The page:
- Rees, Helen Guyton (1982). Shaniko: From Wool Capital to Ghost Town. Portland, Oregon: Binford & Mort. ISBN 0-8323-0398-4.
- McArthur, Lewis A.; Lewis L. McArthur (2003) . Oregon Geographic Names (7th ed.). Portland, Oregon: Oregon Historical Society Press. ISBN 0-87595-277-1.
- Culp, Edwin D. (1978). Stations West, The Story of the Oregon Railways. Bonanza Books. pp. 100–01, 125. OCLC 4751643.
- The Shaniko Preservation Guild. (2007, January). The Shaniko Sage. Self Published, pp. 1–2.
- Craig, L. (2007). Don't Be Sheepish Shaniko. Columbia Gorge Magazine, unknown(unknown), 19–23.
- "Population and Housing Unit Estimates". Retrieved June 9, 2017.
- Moffatt, Riley Moore (1996). Population History of Western U.S. Cities and Towns, 1850–1990. Lanham, Maryland: Scarecrow Press. p. 215. ISBN 978-0-8108-3033-2.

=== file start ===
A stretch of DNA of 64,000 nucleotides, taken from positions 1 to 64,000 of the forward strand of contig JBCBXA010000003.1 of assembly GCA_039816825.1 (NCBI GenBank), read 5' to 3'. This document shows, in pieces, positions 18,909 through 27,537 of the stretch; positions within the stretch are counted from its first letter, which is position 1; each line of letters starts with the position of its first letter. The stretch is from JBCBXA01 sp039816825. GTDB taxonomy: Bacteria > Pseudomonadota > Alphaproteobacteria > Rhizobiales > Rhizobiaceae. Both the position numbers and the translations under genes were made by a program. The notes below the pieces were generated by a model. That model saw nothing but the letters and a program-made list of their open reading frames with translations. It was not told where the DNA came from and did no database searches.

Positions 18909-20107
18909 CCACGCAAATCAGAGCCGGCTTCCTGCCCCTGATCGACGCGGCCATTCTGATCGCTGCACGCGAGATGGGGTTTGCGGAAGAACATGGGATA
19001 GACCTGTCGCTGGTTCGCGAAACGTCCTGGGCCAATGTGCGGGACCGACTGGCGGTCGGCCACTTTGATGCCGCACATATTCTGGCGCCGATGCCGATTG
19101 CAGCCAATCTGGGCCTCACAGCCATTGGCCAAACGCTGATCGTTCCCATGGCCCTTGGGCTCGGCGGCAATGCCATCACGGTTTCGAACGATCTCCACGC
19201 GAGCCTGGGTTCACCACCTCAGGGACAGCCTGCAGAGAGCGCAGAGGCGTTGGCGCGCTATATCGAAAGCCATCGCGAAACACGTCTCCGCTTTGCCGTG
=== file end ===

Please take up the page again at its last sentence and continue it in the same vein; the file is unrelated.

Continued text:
- Luckman, Katharina L. (January 1979). "National Register of Historic Places Inventory Nomination Form: Columbia Southern Hotel" (PDF). National Park Service. Retrieved August 13, 2013.
- Carver, Jeanne (November 22, 1993). "National Register of Historic Places Registration Form: Imperial Stock Ranch Headquarters Complex" (PDF). National Park Service. Retrieved August 13, 2013.